From fringe to mainstream: helping us all save the environment

E3Who are they?

Where are they?
Newport, Pembrokeshire.

What do they do?
Seek to reduce society’s impact on the environment, in particular its contribution to global warming and unnecessary climate change.

How big are they?
Turnover less than £1 million, a staff of 17.

What did they receive?
MapPoint 2006, Visio 2003, copies of MS Publisher and MS Office Professional

The outcome?
Up-to-date Office software across the organisation; reduced support requirements accordingly.

Long before ‘green issues’ became fashionable, and prior to any wide public concern about global warming and climate change, the West Wales ECO Centre was founded as the West Wales Energy Group. With a remit to promote the issues surrounding energy use and the environment, the Centre seeks to help its region tackle a global issue, through a mix of awareness-raising, advice and practical initiatives.

Back in 1980, for instance, the Group started bulk-purchasing loft insulation which was then passed back to the community at greatly reduced prices; elderly and disadvantaged people were offered materials for free. It introduced the first bottle bank in the region, subsequently expanding into other recycling areas. Now, two advice centres in Wales dispense free information and guidance, and the ECO House and Visitor Centre are popular with those interested in more sustainable lifestyles – both locals and tourists alike.

“The mainstream has moved to us,” smiles Jake Hollyfield, the organisation’s Director. “We used to be fringe and radical.”

As an ‘advice provider’, the ECO Centre spotted the potential of MS Visio to help with call handling. “People and businesses telephone us for advice,” explains Jake, “and we need to equip our people with good processes – decision trees, for instance.” The aim is for the experts who design these processes to visualise them using Visio, before saving them as pdfs to forward around the organisation.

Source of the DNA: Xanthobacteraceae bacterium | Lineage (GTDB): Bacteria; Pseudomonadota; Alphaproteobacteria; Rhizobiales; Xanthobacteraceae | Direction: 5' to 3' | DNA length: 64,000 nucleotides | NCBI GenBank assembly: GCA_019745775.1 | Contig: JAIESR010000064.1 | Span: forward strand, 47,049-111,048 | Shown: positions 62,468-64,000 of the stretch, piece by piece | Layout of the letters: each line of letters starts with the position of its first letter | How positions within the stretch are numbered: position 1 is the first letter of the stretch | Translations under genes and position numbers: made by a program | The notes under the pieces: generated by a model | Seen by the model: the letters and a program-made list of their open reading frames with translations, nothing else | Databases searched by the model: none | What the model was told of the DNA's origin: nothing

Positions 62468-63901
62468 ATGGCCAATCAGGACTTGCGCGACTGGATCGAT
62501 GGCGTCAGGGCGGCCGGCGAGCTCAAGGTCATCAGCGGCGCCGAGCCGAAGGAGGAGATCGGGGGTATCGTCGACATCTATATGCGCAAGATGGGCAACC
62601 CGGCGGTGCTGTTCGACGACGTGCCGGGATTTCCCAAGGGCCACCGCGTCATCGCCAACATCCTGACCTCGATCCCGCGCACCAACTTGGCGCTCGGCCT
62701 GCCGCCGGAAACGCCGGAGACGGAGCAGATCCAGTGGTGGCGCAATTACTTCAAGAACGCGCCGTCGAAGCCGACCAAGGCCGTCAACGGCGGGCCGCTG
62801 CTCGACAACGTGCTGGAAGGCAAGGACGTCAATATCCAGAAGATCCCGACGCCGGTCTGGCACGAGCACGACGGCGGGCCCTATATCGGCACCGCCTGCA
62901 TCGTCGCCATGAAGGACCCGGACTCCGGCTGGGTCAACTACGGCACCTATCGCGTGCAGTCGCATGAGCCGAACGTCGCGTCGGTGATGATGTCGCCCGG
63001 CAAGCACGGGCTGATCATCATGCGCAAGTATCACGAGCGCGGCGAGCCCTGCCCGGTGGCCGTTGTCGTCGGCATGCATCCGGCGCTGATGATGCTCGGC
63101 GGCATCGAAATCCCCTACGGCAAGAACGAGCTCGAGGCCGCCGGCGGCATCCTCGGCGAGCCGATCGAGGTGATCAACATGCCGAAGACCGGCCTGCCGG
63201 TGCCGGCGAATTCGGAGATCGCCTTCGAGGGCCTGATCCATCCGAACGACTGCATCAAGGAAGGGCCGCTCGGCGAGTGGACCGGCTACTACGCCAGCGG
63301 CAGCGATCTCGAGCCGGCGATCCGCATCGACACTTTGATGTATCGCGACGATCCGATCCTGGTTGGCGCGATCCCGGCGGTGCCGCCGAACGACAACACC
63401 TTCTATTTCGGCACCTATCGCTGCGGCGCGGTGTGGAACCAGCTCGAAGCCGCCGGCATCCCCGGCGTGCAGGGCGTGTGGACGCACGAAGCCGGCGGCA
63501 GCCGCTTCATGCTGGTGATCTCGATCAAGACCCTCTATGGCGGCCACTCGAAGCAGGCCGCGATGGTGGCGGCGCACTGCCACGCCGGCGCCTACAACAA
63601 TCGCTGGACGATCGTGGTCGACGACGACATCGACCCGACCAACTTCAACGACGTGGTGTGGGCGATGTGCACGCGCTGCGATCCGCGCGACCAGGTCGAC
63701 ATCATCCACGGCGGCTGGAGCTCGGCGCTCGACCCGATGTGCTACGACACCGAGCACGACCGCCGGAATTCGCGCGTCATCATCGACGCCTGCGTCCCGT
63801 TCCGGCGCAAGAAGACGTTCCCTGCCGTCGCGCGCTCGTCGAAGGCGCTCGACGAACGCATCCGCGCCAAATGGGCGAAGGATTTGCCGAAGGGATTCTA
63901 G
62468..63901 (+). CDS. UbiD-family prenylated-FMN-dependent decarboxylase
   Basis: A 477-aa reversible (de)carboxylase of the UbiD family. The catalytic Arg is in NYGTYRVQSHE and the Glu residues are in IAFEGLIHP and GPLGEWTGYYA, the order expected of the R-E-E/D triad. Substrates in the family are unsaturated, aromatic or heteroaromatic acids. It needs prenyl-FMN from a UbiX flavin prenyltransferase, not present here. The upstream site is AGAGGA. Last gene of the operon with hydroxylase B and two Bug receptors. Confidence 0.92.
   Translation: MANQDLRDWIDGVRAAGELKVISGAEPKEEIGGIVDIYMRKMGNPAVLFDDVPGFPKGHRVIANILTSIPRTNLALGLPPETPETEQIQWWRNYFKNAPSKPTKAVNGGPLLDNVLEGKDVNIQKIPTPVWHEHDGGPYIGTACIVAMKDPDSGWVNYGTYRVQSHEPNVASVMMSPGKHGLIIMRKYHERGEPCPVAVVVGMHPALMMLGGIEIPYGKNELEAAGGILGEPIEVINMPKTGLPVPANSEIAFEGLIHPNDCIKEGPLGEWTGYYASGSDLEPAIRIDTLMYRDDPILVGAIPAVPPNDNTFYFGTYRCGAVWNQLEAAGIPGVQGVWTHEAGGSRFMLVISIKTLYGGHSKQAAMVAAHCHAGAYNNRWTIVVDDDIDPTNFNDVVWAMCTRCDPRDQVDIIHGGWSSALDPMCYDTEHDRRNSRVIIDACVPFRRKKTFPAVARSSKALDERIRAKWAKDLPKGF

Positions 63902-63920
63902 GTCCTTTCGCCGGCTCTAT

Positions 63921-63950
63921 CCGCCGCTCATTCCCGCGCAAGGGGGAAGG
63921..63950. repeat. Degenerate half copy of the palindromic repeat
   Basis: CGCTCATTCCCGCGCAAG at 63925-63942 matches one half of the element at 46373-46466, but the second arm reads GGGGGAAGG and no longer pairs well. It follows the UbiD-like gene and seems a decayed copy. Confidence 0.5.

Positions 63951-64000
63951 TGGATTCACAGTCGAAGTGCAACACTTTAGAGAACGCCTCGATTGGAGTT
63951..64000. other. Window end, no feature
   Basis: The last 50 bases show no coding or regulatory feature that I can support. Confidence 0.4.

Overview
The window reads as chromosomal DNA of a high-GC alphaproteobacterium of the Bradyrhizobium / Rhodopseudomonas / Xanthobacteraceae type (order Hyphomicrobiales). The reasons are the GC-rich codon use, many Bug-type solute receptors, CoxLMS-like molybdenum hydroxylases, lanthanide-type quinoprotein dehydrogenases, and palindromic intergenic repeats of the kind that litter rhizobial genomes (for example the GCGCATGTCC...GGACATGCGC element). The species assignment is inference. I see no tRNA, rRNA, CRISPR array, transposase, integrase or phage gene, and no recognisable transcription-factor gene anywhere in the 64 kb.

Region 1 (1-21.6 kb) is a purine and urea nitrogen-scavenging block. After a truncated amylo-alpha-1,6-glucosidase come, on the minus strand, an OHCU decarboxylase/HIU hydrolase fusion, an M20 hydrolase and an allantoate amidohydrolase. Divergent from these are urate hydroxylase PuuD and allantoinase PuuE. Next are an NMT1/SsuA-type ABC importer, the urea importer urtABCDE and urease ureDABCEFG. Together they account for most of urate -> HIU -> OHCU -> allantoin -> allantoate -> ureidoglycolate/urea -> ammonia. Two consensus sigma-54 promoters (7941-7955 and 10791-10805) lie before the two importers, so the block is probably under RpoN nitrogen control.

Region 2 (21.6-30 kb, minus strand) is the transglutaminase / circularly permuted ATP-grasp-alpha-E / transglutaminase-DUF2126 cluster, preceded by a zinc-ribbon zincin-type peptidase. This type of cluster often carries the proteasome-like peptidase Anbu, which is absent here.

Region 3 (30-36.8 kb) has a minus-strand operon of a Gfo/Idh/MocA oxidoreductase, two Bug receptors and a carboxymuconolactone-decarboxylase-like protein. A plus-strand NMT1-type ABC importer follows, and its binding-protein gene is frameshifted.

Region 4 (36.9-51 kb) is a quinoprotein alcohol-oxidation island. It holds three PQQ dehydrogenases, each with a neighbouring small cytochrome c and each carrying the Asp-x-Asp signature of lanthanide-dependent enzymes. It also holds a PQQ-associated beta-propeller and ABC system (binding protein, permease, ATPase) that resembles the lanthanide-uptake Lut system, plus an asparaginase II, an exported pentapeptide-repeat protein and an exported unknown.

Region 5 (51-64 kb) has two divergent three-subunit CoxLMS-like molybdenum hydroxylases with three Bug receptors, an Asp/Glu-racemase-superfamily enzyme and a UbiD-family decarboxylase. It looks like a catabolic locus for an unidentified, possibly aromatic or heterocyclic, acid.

With a background in IT, Jake is very aware of the choices that face the smaller organisation when it comes to providing a solid infrastructure. The CTX scheme provided a much-needed extra option. “I got sixteen MS Office licences at £11 each,” he explains. “I couldn’t possibly have taken those at £200 each. If you are going to upgrade, there is a huge cost in being fully compliant and legitimate, but we HAVE to be completely open to scrutiny.”

So what were the alternatives? “We could have limped along with a mixed bunch of software. But this would have still relied on me supporting 13 or 14 different packages. And we were seriously considering open source: OpenOffice or Linux. But most of our people don’t have massively complex requirements – they want to type letters, for instance. We’d need to provide training and support after taking people away from software that they are perfectly comfortable with.”



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